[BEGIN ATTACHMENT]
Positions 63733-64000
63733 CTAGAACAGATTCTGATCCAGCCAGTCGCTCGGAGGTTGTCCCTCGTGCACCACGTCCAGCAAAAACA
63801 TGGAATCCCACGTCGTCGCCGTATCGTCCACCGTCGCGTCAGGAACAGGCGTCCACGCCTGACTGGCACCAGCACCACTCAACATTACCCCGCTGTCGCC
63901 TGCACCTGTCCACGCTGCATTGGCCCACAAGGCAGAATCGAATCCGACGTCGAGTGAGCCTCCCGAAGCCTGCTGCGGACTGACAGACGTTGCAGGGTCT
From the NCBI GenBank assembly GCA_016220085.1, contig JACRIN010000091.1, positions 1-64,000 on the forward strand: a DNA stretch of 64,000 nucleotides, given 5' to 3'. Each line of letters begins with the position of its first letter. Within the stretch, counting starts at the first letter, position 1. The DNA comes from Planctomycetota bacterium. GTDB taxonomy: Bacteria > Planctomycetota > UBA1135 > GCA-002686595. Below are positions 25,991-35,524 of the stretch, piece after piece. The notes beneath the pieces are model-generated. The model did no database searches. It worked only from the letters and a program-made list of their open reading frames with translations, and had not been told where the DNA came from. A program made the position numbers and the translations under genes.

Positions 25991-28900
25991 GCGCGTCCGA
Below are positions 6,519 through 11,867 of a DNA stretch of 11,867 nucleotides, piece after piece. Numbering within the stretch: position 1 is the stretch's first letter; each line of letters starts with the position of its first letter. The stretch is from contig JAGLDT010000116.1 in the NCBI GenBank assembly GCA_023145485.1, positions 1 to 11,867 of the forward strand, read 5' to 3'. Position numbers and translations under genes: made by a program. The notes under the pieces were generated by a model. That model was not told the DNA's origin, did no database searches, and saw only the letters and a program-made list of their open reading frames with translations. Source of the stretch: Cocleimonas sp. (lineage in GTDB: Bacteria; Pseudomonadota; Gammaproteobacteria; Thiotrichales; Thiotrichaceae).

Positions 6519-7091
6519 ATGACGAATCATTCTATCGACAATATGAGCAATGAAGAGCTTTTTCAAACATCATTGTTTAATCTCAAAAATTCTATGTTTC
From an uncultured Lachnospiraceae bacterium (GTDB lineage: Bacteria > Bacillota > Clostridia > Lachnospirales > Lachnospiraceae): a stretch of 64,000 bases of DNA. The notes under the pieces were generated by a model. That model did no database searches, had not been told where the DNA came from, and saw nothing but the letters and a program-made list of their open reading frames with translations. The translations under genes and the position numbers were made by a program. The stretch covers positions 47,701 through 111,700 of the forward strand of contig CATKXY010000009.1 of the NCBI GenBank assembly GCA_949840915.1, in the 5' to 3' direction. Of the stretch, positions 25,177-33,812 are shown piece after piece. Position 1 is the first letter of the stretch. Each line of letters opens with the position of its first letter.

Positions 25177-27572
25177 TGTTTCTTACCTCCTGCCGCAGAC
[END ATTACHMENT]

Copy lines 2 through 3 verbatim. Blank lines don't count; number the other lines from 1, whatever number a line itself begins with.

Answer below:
63733 CTAGAACAGATTCTGATCCAGCCAGTCGCTCGGAGGTTGTCCCTCGTGCACCACGTCCAGCAAAAACA
63801 TGGAATCCCACGTCGTCGCCGTATCGTCCACCGTCGCGTCAGGAACAGGCGTCCACGCCTGACTGGCACCAGCACCACTCAACATTACCCCGCTGTCGCC